“When it happened, the first thing I would notice were their eyes. It was never a flash of realization, but rather a wave. I might stutter, start to sweat, lose my train of thought, and would start to realize this was more than just a brain hiccup. I’d notice that they were all looking at me....And of course, they were looking at me. They were my students.”
When I first wrote these words in 2013, I was opening up in a huge way. I hadn’t admitted my anxiety attacks to most people, but to admit them as an educator felt especially dangerous. What would happen when my boss or the parents of my students read this? Would I lose my job? I’m supposed to be the strong one—what does it mean to admit vulnerability to our community?
Of course, this fear in and of itself only made my anxiety worse.
Really, there lies the crux of many problems with the social-emotional health of teachers. We’re used to being jacks-of-all-trades, unfazed and unmoved when a problem arises. Kids fighting over resources? Create rotating stations! Need to up parent involvement? Start a kid-created newsletter!
We’re master problem-solvers who are working in a profession that breeds resourcefulness in spades. Still, we rarely like to admit our own failure. We especially struggle to admit that failure over something as amalgamous and, unfortunately, stigmatized as mental health.
When I look back at my own teaching career and consider social-emotional competencies, I realize just how much self-awareness I lacked as a teacher (especially in those first few years). I was hyper-aware of my students and their families and our school community and what I needed to get my credential and everything except taking the time to ask myself, “Hey, are you doing OK?”
I try, as often as I can, to approach everything I do as a teacher with a lens of love. In practice, this sometimes means loving myself so that I can love my students in a much bigger, more powerful way. When I am cared for, nourished, and happy, my students are getting an educator who can take better care of them.
As Audre Lorde once noted, self-care isn’t “self-indulgence, it’s an act of self-preservation.” For teachers who may be working in high-needs schools or who come from oppressed backgrounds, self-care is especially essential. The oppressor wants us to be too tired to survive and thrive. When we consider how much work we have to do to help the next generation of students revolutionize our current world, we need to ensure we have the strength ourselves to thrive. That means being OK with not being OK. It means learning to listen when we must accept our own struggle, name it, and in doing so, come out the other side that much stronger.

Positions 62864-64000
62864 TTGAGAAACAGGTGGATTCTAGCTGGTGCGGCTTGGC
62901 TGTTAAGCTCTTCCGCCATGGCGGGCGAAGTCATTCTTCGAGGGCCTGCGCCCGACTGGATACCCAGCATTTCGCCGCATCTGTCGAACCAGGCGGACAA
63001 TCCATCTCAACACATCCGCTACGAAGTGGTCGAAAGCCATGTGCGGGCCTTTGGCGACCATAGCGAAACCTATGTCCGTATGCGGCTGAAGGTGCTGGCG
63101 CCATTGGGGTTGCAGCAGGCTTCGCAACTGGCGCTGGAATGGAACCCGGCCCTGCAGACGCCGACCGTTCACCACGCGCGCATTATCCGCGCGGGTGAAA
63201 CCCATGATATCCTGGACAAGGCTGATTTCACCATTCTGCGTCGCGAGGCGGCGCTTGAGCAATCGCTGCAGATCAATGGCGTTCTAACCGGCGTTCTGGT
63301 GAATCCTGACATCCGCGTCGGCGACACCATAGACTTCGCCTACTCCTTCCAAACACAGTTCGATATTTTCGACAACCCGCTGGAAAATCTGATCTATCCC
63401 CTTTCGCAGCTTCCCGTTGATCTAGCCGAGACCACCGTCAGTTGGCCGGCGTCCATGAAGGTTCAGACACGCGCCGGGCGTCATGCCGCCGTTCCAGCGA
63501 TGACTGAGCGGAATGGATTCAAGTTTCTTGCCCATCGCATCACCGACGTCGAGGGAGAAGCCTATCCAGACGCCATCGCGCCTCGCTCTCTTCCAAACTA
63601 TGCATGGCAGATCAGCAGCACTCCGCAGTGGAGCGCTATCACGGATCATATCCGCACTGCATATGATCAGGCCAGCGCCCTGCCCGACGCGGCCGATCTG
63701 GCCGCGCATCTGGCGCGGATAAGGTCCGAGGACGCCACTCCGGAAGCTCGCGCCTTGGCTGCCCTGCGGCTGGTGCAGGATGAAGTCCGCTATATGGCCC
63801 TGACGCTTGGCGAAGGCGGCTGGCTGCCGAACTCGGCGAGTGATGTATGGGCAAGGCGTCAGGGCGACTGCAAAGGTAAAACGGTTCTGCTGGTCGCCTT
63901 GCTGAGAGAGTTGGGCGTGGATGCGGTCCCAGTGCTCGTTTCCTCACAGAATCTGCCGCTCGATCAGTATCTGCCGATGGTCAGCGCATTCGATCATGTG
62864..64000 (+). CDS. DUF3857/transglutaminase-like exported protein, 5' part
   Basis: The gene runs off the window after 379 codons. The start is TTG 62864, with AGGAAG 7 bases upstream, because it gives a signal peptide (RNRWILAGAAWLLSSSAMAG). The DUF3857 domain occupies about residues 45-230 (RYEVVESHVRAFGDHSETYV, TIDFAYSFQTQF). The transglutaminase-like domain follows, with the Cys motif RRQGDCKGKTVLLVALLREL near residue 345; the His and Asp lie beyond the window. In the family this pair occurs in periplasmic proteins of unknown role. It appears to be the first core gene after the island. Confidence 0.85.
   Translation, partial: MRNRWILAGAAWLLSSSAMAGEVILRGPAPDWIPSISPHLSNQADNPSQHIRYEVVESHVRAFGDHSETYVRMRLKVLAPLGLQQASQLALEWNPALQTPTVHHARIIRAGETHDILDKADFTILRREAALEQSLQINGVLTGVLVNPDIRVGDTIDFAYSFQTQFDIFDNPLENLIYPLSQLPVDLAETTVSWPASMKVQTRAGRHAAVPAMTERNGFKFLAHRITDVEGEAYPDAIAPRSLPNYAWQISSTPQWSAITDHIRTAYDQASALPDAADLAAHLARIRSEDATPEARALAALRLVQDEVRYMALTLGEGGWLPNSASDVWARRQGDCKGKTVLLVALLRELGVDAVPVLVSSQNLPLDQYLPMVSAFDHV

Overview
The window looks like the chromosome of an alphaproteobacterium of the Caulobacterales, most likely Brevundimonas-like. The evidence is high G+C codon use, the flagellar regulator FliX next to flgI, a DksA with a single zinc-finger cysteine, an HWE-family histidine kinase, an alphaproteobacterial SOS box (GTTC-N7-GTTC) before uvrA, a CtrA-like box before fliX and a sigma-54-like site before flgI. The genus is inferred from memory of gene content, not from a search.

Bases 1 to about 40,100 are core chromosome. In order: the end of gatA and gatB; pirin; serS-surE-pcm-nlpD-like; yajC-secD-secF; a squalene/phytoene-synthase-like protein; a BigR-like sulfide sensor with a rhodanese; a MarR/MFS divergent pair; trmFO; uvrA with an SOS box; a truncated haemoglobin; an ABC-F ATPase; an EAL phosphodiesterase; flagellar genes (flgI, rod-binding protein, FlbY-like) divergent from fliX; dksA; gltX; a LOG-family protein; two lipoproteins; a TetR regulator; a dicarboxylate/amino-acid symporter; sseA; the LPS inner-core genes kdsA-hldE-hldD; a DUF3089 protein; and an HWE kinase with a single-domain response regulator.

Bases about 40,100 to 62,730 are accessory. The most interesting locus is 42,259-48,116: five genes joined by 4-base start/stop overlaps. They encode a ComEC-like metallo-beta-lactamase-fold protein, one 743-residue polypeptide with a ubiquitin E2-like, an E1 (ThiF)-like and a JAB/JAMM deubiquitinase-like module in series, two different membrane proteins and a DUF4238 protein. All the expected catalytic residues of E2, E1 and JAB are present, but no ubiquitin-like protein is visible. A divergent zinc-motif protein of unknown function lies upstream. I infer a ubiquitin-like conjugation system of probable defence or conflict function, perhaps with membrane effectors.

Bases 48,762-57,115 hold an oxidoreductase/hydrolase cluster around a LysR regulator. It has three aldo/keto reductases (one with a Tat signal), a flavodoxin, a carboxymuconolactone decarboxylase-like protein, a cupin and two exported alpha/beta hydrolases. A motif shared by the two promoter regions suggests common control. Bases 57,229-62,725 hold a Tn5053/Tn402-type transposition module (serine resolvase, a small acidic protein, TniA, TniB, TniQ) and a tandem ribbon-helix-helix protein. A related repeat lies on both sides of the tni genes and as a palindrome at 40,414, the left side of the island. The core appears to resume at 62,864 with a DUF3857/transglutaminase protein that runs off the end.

What this means for teachers is:
Take the time to do things that make you happy. Establish days/nights/periods where you nourish the parts of you that are not directly school-related.
Eat. Sleep. Take pleasure in life. It’s so easy to forget, but so necessary.
Implement mindfulness into your classroom, even in small ways. My 7th graders and I did five-minute morning meditations. It taught some great skills.
Name your emotions. You model healthy self-awareness and understanding when you are vulnerable. Be open to share things like, “Man, I need a few minutes of quiet to settle in today, because I’m feeling some kind of way. Can we breathe together?” As I learned all those years ago, students are giving us so much love back that we may not see.
Name your emotions to your colleagues and management. Ask for the space to take care of yourself.
What this means for schools:
Consider adopting and incorporating SEL programs (my school used Toolbox) into your school’s curriculum and training teachers in those techniques.
Build time into professional development to help teachers foster relationships, trust, and safe spaces for each other.
- LISTEN, especially when teachers share they are struggling. It doesn’t mean coddling them—it means validating that this job is really hard and trying to walk them through to a solution.
Christina Torres is a middle and high school teacher in Honolulu, Hawaii. She blogs about her reflections on society, culture, and race in school for Education Week Teacher.
The opinions expressed in Teaching Ahead: A Roundtable are strictly those of the author(s) and do not reflect the opinions or endorsement of Editorial Projects in Education, or any of its publications.